Pregabalin – My drug of choice! On taking it did begin to slow and calm the nervous symptom problems somewhat. Like a lot of situations along my journey, this drug was actually requested by me. My uncle suggested this. He is a Swedish GP and head of Gothenberg Child Psychiatry. Even though my diagnosis was not yet confirmed, he listened to my symptoms and established that this drug, used for neuralgia, headaches, and in larger doses anxiety could help.
I started on 100mg and moved to 150mg but after starting to get some sleep, I found that it made me drowsy in the mornings so I remained on 125mg for around six months. After this I took only 75mg at night time for sleep. I was told I needed to take it morning and evening but I did what felt right for me. I remain on 50mg at night now and have tried to cease this a few times but as yet it, I can experience further sleep disturbance.
I use back up drugs for a relapse / bad phase where sleep is effected. Tampazapam, half a 10mg pill, or Phenergan 25mg, or Melatonin 5mg can help. I’m hoping soon these will all be a thing of the past for me!
In terms of medication, you have to work out what’s right for you. I still stand by my original feelings that drugs aren’t an altogether good idea for health. However, I’ve lost my zealot nature around them and understand that if used alongside all your other positive, natural and holistic treatments they can form a unified recovery approach. Sometimes, sadly, we may need what we don’t altogether want for a time.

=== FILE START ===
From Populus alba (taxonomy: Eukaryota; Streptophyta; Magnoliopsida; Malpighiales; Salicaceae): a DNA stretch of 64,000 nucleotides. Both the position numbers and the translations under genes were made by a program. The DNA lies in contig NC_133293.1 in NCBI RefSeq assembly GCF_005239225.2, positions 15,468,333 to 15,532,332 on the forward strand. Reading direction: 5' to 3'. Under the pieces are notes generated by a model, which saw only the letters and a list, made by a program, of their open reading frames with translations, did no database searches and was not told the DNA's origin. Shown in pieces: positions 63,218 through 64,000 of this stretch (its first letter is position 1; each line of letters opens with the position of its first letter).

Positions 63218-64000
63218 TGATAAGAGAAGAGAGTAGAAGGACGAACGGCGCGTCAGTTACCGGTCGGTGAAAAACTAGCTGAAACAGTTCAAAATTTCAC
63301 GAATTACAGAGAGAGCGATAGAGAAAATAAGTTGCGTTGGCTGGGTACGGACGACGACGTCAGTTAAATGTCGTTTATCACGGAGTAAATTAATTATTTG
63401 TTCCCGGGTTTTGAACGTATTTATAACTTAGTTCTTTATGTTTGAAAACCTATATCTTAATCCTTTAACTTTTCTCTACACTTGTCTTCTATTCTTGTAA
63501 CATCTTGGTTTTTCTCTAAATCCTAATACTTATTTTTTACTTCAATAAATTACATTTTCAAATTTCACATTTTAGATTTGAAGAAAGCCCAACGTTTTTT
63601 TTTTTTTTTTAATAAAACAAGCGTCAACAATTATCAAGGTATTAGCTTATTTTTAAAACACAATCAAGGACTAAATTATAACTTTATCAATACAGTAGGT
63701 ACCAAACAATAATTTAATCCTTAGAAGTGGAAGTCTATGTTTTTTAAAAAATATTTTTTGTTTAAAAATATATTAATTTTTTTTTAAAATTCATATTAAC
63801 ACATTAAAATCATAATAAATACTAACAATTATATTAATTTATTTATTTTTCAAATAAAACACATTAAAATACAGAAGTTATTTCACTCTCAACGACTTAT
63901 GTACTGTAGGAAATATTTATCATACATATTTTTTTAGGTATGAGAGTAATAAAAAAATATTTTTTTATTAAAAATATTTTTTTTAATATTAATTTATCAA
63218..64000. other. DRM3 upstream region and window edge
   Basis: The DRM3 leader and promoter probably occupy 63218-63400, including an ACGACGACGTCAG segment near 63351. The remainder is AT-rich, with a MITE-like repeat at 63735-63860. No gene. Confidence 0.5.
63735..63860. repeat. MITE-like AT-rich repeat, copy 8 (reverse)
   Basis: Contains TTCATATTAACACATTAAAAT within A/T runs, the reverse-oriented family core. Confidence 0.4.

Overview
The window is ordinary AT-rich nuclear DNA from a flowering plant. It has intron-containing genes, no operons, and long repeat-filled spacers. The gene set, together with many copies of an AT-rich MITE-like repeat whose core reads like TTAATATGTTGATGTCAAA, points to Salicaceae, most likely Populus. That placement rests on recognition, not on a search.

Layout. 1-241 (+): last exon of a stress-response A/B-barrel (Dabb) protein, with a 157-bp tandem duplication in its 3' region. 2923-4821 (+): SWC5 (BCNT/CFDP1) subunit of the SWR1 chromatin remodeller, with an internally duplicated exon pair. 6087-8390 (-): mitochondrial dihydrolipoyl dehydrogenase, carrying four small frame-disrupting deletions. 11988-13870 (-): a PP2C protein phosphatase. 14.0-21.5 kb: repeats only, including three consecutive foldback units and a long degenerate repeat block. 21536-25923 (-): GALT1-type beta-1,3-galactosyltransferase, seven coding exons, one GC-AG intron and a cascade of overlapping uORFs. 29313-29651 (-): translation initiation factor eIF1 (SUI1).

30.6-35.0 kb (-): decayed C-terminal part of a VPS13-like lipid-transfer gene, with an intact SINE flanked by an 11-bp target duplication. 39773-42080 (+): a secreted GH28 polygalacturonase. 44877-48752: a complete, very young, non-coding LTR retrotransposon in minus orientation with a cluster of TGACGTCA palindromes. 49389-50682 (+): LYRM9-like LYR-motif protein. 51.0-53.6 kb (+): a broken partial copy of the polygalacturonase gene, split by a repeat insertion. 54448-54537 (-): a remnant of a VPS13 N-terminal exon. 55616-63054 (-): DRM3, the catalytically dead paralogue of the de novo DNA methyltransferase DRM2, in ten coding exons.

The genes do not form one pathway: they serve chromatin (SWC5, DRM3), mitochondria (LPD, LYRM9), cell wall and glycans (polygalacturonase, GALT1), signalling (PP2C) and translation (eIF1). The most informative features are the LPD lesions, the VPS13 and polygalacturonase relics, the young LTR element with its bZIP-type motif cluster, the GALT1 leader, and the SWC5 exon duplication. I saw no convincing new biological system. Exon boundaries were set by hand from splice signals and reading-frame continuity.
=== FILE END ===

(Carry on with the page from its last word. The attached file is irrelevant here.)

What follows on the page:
I’ve met or read about a mixture of people needing / using drugs for ME/CFS recovery, in addition to some people not using any. Some people find antidepressants work for them, but lots don’t. For me they simply exeberate the ME. I’ve mostly been quite able to mange depression myself, apart from times of extreme sleep deprivation but after a good night, even with pain or the yummy flu symptoms, I’m back to my optimistic self.
The main thing is to listen to your body’s needs rather than the advice of a GP, which can sometimes be of contradiction to what’s right for you. Use a drug as one of your aids, but not as an answer to all your problems, as they are simply not.
2 thoughts on “Medication – The pro’s and con’s!”
Thank you for writing this Hanna, I’ve been in huge conflict about taking Trazodone over the last year. I just wasn’t coping without any sleep and it was causing a cycle of anxiety and insomnia. It has helped alot, although I’m sure it is causing some symptoms/side effects which has been confusing not knowing what’s what. It’s just really good to hear you are well on your way to recovery even with meds as I really had it in my head that if I took them it would stop me recovering. Big hugs x
Hi Hayley. I hope you are doing a lot better now. It can take a while to get out of the cycle but you can do it. I’m not on any meds – for around two years, but I did initially have an emergency med scheme I decided once I was in a lapse, but in the end you won’t even need this. It’s one of those things, which is the worst of two evils, in the end you won’t need any meds, but when you are trying to get out of deep spots you have to use what you need. It’s a complex journey, beating yourself up more won’t help. Keep on having the faith. Warmly, Hanna